Jackson Canyon is so wild you are never surprised to see an eagle come floating over the ridge that separates most of the canyon from our valley. The surprise is that the floating creature is not a pterodactyl.
So when the turkeys up the ridge from where I was working began talking, it was quite predictable to see the eagle sailing above the tree tops. “You accuse me of looking for a turkey dinner?” seemed to be its attitude as it peacefully sailed back over the ridge and out of sight. But the turkeys weren’t buying the nonchalant act. They continued their alarm talk and stayed put.
They were still undercover when “old nonchalance” reappeared above the trees. Had they been spooked into flight, two of them would have been eaten. No sooner had the eagle reappeared to check on the turkeys than a second creature came flying so fast that the “whoosh” of its feathers could be heard for some distance. No, not my expected pterodactyl, I realized, just a prairie falcon hoping to piggyback on the eagle’s hunting.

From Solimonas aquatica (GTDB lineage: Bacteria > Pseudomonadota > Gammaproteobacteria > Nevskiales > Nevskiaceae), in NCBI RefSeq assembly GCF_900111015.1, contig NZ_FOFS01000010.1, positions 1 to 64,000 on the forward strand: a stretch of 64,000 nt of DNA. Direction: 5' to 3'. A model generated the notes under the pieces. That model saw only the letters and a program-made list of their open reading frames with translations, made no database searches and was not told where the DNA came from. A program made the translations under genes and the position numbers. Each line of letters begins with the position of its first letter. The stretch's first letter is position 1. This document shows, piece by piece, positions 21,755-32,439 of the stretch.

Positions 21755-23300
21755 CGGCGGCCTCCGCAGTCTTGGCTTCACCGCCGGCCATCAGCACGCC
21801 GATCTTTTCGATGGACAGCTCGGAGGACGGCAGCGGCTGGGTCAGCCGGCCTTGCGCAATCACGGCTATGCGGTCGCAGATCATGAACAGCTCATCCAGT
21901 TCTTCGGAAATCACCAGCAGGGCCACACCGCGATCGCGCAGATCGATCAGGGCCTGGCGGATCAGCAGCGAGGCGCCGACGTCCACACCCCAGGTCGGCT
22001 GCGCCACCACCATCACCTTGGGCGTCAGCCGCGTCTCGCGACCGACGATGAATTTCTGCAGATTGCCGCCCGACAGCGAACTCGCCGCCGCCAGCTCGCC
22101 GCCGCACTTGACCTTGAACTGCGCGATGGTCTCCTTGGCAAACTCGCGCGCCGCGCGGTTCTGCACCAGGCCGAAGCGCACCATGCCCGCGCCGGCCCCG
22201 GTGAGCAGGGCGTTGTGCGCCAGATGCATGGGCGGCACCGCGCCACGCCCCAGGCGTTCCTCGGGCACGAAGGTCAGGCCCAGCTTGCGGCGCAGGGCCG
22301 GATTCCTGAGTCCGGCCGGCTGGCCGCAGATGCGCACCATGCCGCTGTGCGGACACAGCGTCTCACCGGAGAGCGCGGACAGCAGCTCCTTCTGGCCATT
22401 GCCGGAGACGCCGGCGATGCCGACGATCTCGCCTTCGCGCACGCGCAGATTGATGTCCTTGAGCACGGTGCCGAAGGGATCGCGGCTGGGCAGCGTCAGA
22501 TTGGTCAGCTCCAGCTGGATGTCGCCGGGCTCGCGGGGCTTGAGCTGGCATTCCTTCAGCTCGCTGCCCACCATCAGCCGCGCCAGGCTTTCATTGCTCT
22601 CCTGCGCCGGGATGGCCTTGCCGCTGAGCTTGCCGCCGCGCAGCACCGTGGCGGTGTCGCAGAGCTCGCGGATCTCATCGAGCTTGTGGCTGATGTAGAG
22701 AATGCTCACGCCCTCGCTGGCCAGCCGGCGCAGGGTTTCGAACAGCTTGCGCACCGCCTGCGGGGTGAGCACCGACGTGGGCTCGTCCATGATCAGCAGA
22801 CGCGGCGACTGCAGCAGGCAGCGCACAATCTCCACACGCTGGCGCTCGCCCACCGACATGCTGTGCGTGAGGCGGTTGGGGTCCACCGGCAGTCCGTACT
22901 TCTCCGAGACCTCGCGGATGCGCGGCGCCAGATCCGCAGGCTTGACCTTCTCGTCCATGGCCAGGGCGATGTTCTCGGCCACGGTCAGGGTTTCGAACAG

Later, musing on these incidents while snatching a little time to do some turning, I realized that in some sense I was like the turkeys. Right now, the majority of my time is taken up with getting our winter’s supply of firewood from the dead fall on the ridge. The turning I get to do is gratifying but not very exciting. Take for example the Russian olive case I turned for the Bic refill my son found. It turned a piece of trash into a nice pen to write with.
Other people are turning out some great stuff, such as Yaakov’s Osage orange vessel. But for me, right now it is better to run with the turkeys than to soar with the eagle!
Ellis Hein, author of The Woodturner’s Project Book